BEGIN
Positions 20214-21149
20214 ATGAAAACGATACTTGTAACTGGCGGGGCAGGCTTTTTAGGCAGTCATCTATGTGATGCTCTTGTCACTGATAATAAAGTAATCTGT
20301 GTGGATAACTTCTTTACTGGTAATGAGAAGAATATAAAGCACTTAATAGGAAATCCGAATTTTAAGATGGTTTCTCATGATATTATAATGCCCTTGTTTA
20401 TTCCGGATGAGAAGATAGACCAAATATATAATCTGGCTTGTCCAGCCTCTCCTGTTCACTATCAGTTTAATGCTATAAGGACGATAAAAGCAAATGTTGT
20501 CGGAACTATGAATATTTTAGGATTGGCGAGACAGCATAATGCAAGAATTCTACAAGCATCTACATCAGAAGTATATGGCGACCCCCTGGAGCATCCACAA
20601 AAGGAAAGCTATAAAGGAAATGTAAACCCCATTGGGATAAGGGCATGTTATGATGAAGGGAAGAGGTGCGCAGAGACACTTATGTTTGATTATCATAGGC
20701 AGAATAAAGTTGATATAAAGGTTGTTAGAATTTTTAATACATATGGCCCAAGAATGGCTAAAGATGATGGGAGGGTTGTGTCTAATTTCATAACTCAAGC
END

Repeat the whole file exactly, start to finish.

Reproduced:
Positions 20214-21149
20214 ATGAAAACGATACTTGTAACTGGCGGGGCAGGCTTTTTAGGCAGTCATCTATGTGATGCTCTTGTCACTGATAATAAAGTAATCTGT
20301 GTGGATAACTTCTTTACTGGTAATGAGAAGAATATAAAGCACTTAATAGGAAATCCGAATTTTAAGATGGTTTCTCATGATATTATAATGCCCTTGTTTA
20401 TTCCGGATGAGAAGATAGACCAAATATATAATCTGGCTTGTCCAGCCTCTCCTGTTCACTATCAGTTTAATGCTATAAGGACGATAAAAGCAAATGTTGT
20501 CGGAACTATGAATATTTTAGGATTGGCGAGACAGCATAATGCAAGAATTCTACAAGCATCTACATCAGAAGTATATGGCGACCCCCTGGAGCATCCACAA
20601 AAGGAAAGCTATAAAGGAAATGTAAACCCCATTGGGATAAGGGCATGTTATGATGAAGGGAAGAGGTGCGCAGAGACACTTATGTTTGATTATCATAGGC
20701 AGAATAAAGTTGATATAAAGGTTGTTAGAATTTTTAATACATATGGCCCAAGAATGGCTAAAGATGATGGGAGGGTTGTGTCTAATTTCATAACTCAAGC